|My mom and sister! Podium girls!!! I am so stikin proud! That race is short, but NOT easy with a tough ocean swim in harsh surf conditions and a deep-sand run.|
So why am I up so early? Not quite sure because I did have a little more time to "sleep in" but that didn't happen so I figured I'd get up and enjoy a little quiet time before sh*t gets crazy. Yea, today is Eagleman and in less than half an hour it will be chaos and full of energy in our condo. Thankfully I'm staying with my athlete and his family at a really nice condo less than 2 miles from the half-ironman start, and for the record this is probably the NICEST accommodations I've had for a triathlon in my life. Actually, our Ironman Canada 2011 house was cool with a beautiful view -- tucked into apple orchards and winery grape leaves, but it was a small and old house. This condo is large and very new.
Anyway, the final decision for me is no racing or participating of any kind in Eagleman. I was going to at least do the swim until I realized that was risky as well because the wrist brace really negatively impacts my left-side swim mechanics and it bothers my shoulder/bicep tendon after a while. The last thing I want is to create another injury with just five weeks until Vineman.
|I still got a chance to swim in the Choptank River, where the Eagleman swim takes place. We were GoPro'ing it up and having fun. The water out here ain't like the ocean at home lol. I'm excited to get that brace off!!!|
I've decided to experiment with a minimalist training style leading up to the race. I've already started and I LOVE it. Feeling amazing.
Here's my logic and why I'm doing it:
This year, I started re-building a solid base for 3+ months (mid-January to May 3). However, in doing so I was reverting back to old habits that really didn't fare well for me -- namely digging myself into a deep rut of fatigue. I loved the training but it was taking a toll -- and quickly taking a toll on me this time. I could see signs of breakdown just like what's happened to me before. So this time, instead of ignoring the signs and just continuing to thrash my body (and mental state) with one big/hard day after another I decided it's time for change. Enter: minimalist training.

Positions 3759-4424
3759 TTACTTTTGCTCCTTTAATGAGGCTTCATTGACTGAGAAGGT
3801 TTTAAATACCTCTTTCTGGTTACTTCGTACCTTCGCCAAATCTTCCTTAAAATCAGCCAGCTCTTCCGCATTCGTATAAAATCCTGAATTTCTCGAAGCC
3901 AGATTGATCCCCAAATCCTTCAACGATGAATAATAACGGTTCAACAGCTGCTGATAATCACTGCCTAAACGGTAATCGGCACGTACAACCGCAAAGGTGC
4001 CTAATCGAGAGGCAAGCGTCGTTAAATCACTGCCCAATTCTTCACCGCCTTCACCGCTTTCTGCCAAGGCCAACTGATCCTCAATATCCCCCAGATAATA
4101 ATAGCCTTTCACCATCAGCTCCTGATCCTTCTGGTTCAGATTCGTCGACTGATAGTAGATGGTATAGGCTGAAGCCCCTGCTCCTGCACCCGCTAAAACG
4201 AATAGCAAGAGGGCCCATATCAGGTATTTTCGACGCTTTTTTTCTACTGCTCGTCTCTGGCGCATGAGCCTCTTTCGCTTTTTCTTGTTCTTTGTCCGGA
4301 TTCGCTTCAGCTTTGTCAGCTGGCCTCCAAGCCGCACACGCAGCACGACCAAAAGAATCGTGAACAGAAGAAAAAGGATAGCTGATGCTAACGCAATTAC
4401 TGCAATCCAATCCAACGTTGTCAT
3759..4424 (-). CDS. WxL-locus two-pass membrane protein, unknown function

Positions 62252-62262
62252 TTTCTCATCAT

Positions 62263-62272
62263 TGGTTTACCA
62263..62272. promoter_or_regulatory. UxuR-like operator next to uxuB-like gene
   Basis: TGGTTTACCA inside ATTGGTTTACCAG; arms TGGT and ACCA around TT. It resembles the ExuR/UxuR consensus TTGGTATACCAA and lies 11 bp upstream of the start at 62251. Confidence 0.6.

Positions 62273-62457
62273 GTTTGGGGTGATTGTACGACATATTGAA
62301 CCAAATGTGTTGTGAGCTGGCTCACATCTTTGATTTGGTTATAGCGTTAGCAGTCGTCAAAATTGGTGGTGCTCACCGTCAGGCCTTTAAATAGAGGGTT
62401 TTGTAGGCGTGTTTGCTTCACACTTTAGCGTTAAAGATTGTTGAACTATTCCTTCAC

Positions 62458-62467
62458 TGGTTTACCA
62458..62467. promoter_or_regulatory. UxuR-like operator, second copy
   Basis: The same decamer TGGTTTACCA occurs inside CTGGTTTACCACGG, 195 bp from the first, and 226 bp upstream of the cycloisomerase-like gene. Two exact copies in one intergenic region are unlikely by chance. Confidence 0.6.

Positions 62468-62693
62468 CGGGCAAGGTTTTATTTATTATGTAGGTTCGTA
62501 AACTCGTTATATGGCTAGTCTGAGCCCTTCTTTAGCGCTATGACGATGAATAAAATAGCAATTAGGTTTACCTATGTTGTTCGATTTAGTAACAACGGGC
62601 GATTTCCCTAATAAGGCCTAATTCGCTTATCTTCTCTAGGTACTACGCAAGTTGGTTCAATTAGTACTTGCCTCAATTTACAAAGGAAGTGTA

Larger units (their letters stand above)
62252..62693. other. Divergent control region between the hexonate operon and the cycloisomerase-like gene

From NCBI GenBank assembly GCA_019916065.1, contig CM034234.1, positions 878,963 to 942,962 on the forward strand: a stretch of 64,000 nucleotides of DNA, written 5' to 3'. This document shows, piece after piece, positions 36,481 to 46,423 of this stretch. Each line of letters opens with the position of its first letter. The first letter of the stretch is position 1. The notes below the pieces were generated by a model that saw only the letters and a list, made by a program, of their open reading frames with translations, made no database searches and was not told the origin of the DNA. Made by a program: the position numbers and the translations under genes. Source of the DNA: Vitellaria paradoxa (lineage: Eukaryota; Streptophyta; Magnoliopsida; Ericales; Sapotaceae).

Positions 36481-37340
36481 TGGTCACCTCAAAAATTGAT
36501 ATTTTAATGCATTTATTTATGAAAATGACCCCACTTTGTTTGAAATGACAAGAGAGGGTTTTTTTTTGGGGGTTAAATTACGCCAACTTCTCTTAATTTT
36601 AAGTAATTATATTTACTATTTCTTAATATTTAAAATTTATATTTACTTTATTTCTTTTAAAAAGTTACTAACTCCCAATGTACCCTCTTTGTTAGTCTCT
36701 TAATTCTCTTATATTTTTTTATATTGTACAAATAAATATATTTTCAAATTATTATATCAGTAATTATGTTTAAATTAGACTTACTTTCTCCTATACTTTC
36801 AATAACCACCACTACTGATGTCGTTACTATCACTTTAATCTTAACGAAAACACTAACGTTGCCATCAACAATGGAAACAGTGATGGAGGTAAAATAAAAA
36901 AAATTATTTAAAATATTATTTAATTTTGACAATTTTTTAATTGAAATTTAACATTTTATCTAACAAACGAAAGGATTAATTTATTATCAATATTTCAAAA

I'm not saying this is 100% the solution nor the best answer -- I am away the higher intensity of minimalist training can be risky in itself -- but I have to give it a chance because what I've been doing prior is a) very effective for good performance on many levels, but b) also not so good for me in terms of health, quality of life outside training/racing, and eventually performance once you meet that point of diminishing returns. I've seen my health and energy suffer -- not to any great degree in which I'm risking severe health problems of long-term issues, but enough for me to not want to continue on that path.
Here's the other thing speaking to quality of life: I am a million percent committed to my work and job -- I love coaching, training people, teaching classes, doing the podcast, writing and all that I have going on and I want to be my best at that. When I get so incredibly tired from training every day I'm not my best. It's important for me to continue building my career with great energy, focus and dedication.
I'm also not doing this just for me, but for an education that can possibly help in other ways...